Applying plant colorants to turfgrass has become increasingly popular in the golf industry. This has led to an explosion of new colorant products that are marketed to alleviate UV stress, extend the growing season, cool the plant and induce plant systemic resistance against pests.
Most colorants are an emulsion that contain the green mineral pigment phthalocyanine. Prior research showed that turf colorants sustained turfgrass health during exposure to UV light in a growth chamber. The pigments likely quenched the damaging UV light before it reached plant tissue.
Other research showed plant colorants also absorb a significant amount of red and far-red light. This light is important for photosynthesis and may affect shade tolerance. The objective of this study is to determine how colorants affect creeping bentgrass grown in shade.
This study is being conducted on a creeping bentgrass 'L-93' fairway at the John Seaton Anderson Turf Center in Mead, Neb. Different colorant products are applied at various rates every 10 days. The plot is covered with shade cloth to reduce sunlight intensity by 70 percent.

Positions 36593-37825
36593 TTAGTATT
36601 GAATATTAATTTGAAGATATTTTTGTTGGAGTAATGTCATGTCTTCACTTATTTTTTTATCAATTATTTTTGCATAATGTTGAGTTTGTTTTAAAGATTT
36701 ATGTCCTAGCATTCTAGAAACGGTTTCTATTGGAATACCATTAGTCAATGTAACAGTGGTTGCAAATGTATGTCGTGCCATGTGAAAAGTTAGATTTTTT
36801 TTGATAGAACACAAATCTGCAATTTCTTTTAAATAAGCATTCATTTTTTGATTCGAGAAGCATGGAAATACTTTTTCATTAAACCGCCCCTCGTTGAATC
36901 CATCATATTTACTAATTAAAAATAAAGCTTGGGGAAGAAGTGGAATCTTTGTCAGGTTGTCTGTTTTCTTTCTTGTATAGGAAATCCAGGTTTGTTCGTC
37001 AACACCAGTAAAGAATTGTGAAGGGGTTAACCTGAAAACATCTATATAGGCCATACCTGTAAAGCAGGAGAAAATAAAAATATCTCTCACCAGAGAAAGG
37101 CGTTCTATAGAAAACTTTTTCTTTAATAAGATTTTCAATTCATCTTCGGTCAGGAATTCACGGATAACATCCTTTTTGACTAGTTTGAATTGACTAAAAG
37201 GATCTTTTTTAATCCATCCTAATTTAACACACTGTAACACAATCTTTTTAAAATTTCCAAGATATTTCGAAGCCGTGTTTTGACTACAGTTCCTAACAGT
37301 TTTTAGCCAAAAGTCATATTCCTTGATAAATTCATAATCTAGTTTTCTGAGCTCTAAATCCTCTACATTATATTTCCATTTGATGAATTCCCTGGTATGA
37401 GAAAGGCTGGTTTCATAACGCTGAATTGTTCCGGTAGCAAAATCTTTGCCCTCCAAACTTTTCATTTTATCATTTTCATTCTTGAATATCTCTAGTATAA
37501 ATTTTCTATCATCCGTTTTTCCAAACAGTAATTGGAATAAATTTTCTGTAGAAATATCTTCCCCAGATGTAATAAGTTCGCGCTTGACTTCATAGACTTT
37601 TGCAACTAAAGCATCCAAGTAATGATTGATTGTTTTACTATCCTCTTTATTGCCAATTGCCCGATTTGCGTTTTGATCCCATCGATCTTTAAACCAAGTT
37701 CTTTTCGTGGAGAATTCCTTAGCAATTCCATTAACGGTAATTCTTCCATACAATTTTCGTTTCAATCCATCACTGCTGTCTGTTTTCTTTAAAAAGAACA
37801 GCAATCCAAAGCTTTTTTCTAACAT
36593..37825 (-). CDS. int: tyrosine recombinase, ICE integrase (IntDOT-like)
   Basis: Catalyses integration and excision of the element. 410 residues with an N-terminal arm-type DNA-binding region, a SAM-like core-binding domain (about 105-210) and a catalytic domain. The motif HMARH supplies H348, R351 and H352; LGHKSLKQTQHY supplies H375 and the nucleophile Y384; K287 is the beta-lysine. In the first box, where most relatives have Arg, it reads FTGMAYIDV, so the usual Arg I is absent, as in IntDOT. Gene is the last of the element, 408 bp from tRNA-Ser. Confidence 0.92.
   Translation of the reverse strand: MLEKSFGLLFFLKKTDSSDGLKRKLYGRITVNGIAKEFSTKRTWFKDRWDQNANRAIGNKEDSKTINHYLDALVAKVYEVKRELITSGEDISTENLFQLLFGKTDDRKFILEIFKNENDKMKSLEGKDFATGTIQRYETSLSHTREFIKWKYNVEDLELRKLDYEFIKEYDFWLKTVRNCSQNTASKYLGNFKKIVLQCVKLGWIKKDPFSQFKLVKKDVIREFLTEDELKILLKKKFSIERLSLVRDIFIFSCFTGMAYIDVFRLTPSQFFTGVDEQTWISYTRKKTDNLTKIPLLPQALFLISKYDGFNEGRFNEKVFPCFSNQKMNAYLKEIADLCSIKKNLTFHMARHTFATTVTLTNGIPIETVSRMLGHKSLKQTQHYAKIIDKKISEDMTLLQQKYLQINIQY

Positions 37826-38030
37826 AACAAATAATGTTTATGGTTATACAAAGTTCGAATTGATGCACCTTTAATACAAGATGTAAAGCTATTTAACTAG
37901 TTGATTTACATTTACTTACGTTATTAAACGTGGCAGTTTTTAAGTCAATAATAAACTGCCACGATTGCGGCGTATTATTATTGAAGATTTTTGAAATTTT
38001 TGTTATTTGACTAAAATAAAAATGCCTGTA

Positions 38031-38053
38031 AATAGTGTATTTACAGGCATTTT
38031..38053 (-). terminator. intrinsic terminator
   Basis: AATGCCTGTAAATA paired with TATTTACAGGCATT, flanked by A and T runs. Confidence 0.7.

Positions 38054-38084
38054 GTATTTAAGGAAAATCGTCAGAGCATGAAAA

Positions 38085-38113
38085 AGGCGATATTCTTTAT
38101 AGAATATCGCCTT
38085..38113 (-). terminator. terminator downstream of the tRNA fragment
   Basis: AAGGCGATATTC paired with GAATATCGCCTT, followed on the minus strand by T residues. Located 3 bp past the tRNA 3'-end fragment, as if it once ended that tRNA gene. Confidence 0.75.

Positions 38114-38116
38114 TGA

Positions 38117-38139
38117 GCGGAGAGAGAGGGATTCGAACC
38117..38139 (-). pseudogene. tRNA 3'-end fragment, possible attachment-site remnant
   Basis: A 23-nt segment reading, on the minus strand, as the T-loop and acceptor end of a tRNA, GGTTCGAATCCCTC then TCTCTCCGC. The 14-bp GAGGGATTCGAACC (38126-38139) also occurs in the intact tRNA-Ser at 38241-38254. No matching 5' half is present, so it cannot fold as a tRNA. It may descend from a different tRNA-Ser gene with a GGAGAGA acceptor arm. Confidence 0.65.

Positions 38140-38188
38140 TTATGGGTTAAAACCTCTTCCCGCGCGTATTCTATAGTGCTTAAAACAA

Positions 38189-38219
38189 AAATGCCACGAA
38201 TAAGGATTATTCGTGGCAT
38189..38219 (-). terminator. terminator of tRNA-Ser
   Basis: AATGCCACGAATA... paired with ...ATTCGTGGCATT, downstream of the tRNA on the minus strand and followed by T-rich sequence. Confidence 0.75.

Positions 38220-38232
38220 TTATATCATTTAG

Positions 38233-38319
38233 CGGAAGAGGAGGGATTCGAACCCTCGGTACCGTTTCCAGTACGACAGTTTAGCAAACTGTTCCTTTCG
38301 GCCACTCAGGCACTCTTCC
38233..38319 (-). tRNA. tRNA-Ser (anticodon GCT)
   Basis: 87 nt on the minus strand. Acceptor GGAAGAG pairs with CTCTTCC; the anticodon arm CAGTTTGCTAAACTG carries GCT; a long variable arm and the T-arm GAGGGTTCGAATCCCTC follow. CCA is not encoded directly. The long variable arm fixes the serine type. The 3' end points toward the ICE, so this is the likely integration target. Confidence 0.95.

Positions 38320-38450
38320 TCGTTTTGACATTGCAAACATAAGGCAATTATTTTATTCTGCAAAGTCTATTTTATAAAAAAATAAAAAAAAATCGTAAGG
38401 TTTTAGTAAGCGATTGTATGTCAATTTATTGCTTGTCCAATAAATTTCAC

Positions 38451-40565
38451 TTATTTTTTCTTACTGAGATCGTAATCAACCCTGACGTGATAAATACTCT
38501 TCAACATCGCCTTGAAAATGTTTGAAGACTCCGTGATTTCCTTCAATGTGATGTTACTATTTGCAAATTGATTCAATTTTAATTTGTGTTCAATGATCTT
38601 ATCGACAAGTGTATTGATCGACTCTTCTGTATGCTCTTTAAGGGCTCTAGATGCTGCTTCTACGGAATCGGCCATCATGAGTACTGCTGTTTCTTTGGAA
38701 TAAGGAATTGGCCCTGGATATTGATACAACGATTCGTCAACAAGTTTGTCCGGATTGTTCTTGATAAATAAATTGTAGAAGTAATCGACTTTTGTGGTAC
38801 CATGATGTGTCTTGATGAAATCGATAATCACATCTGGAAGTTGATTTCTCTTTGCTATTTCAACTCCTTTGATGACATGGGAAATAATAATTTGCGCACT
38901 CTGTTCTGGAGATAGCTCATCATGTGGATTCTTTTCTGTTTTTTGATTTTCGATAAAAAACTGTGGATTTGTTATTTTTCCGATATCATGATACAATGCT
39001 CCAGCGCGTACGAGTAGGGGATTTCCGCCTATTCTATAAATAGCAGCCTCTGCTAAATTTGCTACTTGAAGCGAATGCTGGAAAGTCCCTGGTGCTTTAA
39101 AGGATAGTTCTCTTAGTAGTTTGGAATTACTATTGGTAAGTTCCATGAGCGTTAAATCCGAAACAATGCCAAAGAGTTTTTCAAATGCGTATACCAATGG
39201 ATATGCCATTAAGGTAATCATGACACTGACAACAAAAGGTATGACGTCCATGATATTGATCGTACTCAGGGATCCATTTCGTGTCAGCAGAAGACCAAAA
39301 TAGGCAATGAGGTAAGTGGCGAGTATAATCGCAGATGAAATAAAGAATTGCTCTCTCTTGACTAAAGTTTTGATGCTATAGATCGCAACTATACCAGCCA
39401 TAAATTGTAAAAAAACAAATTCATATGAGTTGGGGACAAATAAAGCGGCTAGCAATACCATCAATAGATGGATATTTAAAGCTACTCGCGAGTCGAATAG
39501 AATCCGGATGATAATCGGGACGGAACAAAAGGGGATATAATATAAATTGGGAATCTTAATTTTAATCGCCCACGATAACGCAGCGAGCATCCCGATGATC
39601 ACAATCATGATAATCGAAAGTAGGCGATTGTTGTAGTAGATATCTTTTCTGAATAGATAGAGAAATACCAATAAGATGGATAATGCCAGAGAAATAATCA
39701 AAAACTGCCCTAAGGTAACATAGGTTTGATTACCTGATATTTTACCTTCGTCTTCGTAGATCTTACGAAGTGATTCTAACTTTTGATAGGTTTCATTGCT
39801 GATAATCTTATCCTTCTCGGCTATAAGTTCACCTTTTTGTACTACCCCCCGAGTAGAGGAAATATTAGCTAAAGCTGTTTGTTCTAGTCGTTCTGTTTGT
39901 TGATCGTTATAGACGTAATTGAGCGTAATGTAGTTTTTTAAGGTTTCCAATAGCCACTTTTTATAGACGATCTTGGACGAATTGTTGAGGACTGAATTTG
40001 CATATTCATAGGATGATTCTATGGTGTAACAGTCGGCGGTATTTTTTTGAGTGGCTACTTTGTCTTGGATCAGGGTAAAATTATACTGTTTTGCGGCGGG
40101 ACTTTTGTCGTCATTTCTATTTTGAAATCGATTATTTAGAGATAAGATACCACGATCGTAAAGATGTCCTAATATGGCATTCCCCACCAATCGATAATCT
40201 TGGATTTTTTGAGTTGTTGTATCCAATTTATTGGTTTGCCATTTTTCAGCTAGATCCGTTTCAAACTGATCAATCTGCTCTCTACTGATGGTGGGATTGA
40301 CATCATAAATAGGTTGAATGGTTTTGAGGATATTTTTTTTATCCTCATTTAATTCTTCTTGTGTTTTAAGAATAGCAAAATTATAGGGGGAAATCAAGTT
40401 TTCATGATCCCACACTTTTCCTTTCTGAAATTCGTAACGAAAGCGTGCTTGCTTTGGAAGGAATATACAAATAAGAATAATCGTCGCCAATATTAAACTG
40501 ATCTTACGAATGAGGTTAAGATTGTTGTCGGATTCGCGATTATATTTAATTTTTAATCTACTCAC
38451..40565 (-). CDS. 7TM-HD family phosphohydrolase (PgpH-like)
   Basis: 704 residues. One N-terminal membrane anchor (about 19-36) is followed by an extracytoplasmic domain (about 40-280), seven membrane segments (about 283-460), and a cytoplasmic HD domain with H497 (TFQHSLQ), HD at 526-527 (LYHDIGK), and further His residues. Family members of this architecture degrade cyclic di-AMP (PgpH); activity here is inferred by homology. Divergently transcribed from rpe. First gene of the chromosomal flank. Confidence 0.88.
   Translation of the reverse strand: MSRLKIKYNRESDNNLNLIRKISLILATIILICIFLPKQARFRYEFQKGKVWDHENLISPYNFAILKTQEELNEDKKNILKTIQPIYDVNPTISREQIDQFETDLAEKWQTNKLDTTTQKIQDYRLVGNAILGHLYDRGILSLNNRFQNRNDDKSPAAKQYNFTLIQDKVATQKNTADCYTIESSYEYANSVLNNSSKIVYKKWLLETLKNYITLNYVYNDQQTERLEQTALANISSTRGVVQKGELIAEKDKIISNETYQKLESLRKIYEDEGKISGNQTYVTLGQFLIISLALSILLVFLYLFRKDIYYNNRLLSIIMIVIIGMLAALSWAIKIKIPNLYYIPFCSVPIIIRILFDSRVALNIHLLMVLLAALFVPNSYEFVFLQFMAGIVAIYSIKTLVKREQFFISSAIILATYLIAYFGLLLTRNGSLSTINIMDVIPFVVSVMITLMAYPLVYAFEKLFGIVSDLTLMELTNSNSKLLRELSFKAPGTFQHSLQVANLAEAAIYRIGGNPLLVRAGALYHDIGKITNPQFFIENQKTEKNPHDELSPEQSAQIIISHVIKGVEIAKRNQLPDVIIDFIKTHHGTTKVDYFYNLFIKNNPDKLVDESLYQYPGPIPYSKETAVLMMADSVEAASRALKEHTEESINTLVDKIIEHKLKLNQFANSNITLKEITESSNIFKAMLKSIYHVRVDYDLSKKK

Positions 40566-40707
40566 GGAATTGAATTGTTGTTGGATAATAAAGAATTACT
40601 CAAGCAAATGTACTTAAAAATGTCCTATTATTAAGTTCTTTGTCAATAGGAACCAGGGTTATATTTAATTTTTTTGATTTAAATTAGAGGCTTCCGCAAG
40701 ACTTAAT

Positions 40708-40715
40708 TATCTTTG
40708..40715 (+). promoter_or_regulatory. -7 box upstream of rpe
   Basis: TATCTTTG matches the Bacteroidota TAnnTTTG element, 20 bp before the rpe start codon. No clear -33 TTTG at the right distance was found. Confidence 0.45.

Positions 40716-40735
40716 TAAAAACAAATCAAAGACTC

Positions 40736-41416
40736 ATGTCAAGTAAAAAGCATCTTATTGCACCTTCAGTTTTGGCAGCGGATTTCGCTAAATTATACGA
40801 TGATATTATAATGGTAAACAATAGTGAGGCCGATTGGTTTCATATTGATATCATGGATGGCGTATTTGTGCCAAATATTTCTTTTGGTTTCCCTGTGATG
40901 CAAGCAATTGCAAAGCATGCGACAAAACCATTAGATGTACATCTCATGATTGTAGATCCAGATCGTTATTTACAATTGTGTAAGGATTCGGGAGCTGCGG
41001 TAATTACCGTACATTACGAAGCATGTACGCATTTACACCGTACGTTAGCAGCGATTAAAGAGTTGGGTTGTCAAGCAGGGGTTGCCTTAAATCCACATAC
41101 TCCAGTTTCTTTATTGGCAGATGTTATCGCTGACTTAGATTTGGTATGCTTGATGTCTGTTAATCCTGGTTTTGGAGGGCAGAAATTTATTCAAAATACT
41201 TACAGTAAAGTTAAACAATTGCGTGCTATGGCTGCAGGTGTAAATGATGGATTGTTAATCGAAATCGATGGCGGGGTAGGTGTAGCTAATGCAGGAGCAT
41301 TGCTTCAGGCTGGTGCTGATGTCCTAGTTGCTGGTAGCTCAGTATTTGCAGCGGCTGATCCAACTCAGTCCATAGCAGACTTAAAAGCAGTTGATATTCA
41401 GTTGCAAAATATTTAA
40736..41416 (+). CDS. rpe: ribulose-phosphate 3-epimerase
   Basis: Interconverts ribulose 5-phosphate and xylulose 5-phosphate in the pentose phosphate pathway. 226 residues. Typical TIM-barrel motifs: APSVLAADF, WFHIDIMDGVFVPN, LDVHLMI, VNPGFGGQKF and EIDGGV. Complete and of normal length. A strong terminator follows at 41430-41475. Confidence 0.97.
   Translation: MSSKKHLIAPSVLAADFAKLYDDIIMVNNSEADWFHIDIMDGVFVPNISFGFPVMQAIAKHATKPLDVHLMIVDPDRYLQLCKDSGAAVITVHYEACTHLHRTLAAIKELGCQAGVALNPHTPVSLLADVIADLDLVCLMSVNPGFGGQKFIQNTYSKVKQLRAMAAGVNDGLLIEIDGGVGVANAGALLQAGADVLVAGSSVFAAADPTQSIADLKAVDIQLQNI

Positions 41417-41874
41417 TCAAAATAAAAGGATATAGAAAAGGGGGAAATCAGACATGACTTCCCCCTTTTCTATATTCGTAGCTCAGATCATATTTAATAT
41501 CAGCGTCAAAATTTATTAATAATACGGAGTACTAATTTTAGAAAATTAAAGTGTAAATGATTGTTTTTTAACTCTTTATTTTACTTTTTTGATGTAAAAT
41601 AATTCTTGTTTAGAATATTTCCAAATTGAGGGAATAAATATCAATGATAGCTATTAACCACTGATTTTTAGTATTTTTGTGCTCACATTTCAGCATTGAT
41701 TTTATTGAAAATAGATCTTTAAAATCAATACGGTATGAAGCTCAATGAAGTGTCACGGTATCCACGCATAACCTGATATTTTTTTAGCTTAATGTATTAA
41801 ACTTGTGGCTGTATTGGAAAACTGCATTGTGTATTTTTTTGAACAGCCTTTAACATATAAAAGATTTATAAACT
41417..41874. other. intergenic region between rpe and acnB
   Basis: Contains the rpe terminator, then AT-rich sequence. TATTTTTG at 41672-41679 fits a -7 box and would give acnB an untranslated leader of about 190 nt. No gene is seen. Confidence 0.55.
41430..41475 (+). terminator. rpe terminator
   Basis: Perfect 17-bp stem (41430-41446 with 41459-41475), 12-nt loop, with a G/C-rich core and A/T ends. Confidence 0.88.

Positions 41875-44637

Turfgrass visual quality rating, tiller density rating, chlorophyll content, turf canopy temperature and clipping yield are measured weekly during the summer. Photosynthesis and tiller density measurements will be taken at the end of each growing season.
The 70 percent shade has had a dramatic effect on turfgrass quality and tiller density rating. Colorants initially improved turfgrass quality because they increased the green appearance. However, colorants appear to have accelerated decline in turfgrass tiller density by July. The colorants also dyed the top of the sand root zone blue and increased the canopy temperature a couple degrees Fahrenheit.
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